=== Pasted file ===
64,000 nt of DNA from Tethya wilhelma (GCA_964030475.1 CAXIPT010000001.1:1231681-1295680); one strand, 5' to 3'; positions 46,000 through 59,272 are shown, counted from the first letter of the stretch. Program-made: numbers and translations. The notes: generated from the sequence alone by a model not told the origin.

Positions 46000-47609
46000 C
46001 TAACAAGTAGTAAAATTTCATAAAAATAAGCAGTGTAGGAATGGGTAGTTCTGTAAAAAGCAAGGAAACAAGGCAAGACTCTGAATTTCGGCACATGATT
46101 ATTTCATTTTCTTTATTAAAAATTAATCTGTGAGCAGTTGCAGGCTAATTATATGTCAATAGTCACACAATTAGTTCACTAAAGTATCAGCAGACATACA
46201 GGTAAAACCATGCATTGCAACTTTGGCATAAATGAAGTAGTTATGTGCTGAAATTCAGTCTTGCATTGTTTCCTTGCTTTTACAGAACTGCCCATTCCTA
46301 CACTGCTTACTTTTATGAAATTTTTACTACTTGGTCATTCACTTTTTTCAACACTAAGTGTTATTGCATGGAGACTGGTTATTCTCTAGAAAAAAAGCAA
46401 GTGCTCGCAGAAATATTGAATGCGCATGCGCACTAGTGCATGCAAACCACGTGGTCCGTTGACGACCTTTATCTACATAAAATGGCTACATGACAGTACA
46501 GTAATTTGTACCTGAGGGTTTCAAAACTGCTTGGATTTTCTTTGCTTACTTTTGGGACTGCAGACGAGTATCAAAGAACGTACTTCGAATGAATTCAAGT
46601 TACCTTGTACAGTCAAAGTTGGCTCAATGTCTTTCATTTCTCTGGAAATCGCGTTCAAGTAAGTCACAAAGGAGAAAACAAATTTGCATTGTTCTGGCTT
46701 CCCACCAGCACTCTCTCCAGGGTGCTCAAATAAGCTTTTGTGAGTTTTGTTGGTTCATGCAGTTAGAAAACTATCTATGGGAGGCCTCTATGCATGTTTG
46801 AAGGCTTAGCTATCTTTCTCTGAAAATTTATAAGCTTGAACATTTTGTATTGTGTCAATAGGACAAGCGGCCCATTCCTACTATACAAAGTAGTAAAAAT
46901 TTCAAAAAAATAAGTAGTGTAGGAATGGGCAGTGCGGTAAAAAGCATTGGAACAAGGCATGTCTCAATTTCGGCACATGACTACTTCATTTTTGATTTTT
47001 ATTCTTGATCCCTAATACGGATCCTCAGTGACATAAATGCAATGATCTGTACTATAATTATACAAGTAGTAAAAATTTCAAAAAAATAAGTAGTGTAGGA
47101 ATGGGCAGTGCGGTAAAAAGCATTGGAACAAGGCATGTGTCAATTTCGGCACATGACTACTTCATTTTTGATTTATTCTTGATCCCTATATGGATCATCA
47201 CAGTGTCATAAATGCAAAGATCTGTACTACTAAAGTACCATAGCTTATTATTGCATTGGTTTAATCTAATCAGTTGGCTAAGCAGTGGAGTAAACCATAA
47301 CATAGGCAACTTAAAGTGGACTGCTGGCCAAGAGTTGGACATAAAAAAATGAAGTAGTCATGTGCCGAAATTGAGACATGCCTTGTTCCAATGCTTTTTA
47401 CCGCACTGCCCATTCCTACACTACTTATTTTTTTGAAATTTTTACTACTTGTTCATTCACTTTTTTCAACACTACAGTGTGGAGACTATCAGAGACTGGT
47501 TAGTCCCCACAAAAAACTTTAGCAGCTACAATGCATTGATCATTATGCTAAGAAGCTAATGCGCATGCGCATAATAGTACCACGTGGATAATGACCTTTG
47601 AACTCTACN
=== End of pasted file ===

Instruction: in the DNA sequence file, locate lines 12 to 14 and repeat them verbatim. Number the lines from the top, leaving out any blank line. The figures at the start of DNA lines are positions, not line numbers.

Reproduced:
46801 AAGGCTTAGCTATCTTTCTCTGAAAATTTATAAGCTTGAACATTTTGTATTGTGTCAATAGGACAAGCGGCCCATTCCTACTATACAAAGTAGTAAAAAT
46901 TTCAAAAAAATAAGTAGTGTAGGAATGGGCAGTGCGGTAAAAAGCATTGGAACAAGGCATGTCTCAATTTCGGCACATGACTACTTCATTTTTGATTTTT
47001 ATTCTTGATCCCTAATACGGATCCTCAGTGACATAAATGCAATGATCTGTACTATAATTATACAAGTAGTAAAAATTTCAAAAAAATAAGTAGTGTAGGA